Peter Singer: My little-known family altercation with Freud

The philosopher answers Prospect's Brief Encounter questions, and tells us why he'd time travel to Germany in the 1920s
March 1, 2020
What is the biggest problem of all?

Given that I am based in Melbourne, and there was recently smoke in the air from the unprecedented bushfires hundreds of kilometres east, it’s hard to go past climate change.

What have you changed your mind about?

I ate meat until I was 24 because—incredible as it seems today—until then, I never even considered that it might be wrong to do so.

If you could spend a day in one place at one moment in history, when and where would that be?

If I could intervene and change the course of history, I’d go to Germany in the 1920s and kill Hitler. But then history would have been very different and it’s unlikely that I would have existed. So how could I do that? If I have to be merely a fly on the wall, observing but not changing anything, I’ll go to Athens, in the 5th century BC, and listen to Socrates interrogating his fellow Athenians about their understanding of ethics.

Which book are you most embarrassed to have never read?

I’m not so easily embarrassed. There are more good books than anyone can read.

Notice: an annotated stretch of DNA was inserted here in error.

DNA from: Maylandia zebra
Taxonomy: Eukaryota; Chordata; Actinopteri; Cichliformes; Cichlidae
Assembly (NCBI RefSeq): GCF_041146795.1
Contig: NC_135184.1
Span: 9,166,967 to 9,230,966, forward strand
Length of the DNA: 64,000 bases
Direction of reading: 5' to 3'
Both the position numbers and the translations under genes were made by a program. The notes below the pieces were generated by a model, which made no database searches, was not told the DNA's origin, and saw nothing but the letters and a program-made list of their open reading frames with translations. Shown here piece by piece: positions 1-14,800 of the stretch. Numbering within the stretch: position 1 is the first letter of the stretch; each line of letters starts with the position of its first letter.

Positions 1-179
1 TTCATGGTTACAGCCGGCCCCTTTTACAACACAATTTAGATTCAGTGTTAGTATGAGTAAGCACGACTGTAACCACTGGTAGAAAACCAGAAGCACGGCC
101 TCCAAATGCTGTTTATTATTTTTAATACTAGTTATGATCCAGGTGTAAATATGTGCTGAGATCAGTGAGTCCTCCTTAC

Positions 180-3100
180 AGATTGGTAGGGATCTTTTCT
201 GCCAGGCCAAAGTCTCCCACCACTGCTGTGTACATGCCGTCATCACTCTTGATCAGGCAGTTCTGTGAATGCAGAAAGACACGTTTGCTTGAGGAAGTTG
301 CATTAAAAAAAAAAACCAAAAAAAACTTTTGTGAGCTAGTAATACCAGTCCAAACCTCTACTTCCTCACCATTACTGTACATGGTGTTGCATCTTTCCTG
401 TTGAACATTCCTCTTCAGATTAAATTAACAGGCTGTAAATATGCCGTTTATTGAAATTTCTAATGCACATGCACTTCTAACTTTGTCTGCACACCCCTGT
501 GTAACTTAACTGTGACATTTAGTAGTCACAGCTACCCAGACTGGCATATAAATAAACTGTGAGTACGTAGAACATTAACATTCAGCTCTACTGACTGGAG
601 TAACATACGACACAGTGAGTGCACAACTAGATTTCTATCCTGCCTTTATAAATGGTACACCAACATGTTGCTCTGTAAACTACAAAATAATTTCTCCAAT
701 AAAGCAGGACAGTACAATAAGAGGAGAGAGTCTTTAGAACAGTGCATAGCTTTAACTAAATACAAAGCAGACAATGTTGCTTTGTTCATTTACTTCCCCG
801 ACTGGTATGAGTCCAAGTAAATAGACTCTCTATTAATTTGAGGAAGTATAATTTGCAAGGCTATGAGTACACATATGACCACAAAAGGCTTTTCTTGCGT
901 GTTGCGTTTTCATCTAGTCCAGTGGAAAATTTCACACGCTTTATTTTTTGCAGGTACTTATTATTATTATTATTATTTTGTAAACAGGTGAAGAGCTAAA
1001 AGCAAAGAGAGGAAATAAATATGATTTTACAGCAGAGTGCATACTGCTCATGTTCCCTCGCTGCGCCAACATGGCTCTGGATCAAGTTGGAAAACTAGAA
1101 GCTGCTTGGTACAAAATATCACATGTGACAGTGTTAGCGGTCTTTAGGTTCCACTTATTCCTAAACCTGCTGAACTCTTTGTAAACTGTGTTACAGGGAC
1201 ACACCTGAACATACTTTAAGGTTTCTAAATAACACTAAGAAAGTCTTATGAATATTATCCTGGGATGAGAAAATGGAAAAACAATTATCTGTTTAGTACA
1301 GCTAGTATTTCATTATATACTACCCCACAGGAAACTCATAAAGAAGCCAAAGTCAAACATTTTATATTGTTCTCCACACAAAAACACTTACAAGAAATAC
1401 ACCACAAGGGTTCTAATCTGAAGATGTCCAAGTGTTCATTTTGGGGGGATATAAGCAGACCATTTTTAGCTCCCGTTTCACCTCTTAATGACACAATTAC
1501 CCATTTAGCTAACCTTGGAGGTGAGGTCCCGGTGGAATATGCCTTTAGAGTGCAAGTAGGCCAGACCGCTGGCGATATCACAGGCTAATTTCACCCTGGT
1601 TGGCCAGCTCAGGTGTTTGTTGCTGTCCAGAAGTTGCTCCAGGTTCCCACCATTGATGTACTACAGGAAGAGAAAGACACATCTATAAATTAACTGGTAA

What piece of music, play, novel or film last brought you to tears?

“Mayn Shvester Khaye” sung by Chava Alberstein.

What is your favourite quotation?

“Nobody made a greater mistake than he who did nothing because he could do only a little.” It’s from Burke, and applicable to what we ought to be doing about global poverty.

Who is the greatest ever philosopher?

Philosophers stand on the shoulders of their predecessors. Derek Parfit thought that the late 19th-century utilitarian philosopher Henry Sidgwick’s The Methods of Ethics was the best book on ethics ever written, even if earlier philosophers like Plato, Aristotle, Kant and Bentham were more original. Limiting the question to the field I know best, ethics, I agree with Parfit that Sidgwick has a serious claim to be the greatest. By the same standard, though, Parfit himself, standing on Sidgwick’s shoulders, has advanced our thinking about ethics still further, so perhaps he is currently the greatest—until someone stands on his shoulders.

What is a fact about yourself that people might not know?

My grandfather, David Oppenheim, co-authored a paper with Freud called “Dreams in Folklore.” Before it could be published, Freud and his allies expelled Alfred Adler, best known for developing the idea of the “inferiority complex” as a source of neurosis, from the Wednesday Psychological Society to which my grandfather belonged. At that time, Freud insisted all neurosis was sexual in origin. My grandfather objected to this refusal to tolerate dissent, and resigned to join Adler’s group. Freud never spoke to him again, and the manuscript was not published until 1958, when both Freud and my grandfather were long dead.

Who would you like to spend a day in the shoes of?

I took up surfing too late in life to tackle big waves, but I’d like to be in the shoes of someone like Laird Hamilton (an American big-wave surfer) on a day with a huge swell—except he wouldn’t be wearing shoes.